The items below were ‘the cream’ of the articles and websites I found this past week. Click on the light green text to look at the article.
Top 25 Wild Bird Photographs of the Week: Green – National Geographic Society Newsroom – Starting off the gleanings list with birds this week – green ones.
Indigenous Maize: Who Owns the Rights to Mexico’s ‘Wonder’ Plant? - Yale E360 – The nitrogen fixing maize --- farmed in Mexico – but who will profit if the trait is replicated in corn to feed the rest of the world.
Vast majority of dietary supplements don't improve heart health or put off death, study finds -- ScienceDaily – Massive analysis…277 clinical trials. The supplement industry is large and advertises; how do studies like this counteract that even if the supplement in many cases is having only a placebo effect.
Brothers Use Drone to Reveal Beauty of Ordinary Objects – Art of objects seen from above.
Making HVAC heat exchangers five times better -- ScienceDaily – We’re going to need all the innovation we can muster to get air conditioning more efficient…and power it with renewable energy.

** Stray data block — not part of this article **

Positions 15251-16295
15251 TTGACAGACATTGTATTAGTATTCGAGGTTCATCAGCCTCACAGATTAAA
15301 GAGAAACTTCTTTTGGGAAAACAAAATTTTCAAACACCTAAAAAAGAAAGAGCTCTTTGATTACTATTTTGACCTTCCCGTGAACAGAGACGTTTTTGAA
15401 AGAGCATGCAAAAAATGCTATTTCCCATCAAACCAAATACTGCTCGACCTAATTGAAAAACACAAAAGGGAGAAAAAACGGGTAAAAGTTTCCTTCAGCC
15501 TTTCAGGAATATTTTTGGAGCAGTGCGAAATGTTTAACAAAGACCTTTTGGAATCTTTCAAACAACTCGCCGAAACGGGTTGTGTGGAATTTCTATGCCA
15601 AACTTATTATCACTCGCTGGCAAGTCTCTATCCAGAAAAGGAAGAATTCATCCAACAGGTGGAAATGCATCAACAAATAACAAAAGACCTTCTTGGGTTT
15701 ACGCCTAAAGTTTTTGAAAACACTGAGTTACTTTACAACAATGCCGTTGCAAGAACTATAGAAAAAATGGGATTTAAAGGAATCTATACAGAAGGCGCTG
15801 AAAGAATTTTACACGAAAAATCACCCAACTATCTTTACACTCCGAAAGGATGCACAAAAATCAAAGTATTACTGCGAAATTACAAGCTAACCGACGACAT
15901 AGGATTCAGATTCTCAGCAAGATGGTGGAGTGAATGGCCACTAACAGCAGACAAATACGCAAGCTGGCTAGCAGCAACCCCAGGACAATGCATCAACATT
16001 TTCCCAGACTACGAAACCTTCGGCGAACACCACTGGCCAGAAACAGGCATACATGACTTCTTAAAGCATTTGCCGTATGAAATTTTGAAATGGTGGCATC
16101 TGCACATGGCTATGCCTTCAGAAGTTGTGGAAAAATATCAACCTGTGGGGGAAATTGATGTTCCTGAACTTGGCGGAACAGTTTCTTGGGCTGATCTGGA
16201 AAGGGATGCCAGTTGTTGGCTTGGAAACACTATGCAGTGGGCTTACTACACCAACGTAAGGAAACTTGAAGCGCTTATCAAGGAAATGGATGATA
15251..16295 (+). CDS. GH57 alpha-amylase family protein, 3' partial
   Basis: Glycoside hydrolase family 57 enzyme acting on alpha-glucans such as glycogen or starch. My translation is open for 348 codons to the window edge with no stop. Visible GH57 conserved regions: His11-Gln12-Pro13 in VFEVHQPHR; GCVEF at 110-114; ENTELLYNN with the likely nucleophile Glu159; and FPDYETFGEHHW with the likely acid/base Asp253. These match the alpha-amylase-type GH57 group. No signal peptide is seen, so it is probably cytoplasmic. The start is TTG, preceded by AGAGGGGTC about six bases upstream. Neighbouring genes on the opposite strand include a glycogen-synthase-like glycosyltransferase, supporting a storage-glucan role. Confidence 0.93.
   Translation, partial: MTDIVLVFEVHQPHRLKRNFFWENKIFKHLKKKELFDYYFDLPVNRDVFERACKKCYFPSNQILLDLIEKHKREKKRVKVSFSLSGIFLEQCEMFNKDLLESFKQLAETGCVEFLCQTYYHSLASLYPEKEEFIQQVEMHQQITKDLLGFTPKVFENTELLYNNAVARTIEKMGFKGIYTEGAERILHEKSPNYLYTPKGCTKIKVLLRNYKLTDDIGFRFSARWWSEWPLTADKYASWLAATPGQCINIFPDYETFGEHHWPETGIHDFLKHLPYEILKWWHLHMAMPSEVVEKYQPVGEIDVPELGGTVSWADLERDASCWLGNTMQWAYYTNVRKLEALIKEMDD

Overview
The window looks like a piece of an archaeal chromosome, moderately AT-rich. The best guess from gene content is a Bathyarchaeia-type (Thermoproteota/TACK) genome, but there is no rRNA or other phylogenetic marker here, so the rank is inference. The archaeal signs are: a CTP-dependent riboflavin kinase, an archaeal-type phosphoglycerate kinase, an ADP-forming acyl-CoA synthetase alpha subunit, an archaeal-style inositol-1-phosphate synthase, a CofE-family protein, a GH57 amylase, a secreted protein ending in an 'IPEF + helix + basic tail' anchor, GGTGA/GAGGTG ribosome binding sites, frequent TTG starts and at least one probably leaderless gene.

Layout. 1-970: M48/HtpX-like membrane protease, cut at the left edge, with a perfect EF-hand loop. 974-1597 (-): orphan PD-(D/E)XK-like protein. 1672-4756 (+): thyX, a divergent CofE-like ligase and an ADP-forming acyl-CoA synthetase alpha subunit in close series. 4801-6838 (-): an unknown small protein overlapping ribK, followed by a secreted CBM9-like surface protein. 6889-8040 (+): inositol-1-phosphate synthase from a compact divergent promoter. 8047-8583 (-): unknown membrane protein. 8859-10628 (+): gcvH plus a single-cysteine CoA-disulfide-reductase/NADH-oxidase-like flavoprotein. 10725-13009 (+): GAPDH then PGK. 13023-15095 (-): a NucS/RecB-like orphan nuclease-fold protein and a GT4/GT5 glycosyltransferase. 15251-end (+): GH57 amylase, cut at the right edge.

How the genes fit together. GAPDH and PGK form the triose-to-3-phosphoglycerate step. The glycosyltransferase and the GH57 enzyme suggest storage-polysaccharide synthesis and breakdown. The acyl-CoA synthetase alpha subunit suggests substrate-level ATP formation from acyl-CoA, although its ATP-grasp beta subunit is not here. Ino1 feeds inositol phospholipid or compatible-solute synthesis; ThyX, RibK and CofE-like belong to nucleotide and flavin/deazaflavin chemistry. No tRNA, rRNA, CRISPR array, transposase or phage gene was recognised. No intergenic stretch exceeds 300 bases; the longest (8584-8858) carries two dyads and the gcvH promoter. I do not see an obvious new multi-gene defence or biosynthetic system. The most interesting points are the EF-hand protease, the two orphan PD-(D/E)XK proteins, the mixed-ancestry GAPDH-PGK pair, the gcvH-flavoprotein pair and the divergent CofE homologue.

BBC - Future - Do we need to walk 10,000 steps a day? – Hint – 10,000 is not a magic number at all. I’ve had my goal set at 12,000 steps for quite some time. I make it when I am home but am usually challenged when traveling.
Toyota plans to launch its first full EVs, in a deal with China’s BYD - MIT Technology Review – I hope by the time I get ready to replace my Prius Prime there are a lot of EVs to choose from!
What it Means to Design with Nature in 2019 - News | Planetizen – Is this the thinking of all design going forward?
A Fungus Is Now Infecting Humans & Global Warming May Be to Blame | CleanTechnica – Candida auris started showing up in humans in 2009 and it is multiple drug resistant already. New research is indicating that the fungus might have adapted to warmer temperatures until it can now multiply in the human body…which it couldn’t before.
Water Cycle is Speeding Up Over Much of the U.S. – Lots of changes in the time period between 1945 and 2014.The article includes a color-coded map. It will be interesting to see if the trends continue over the next decade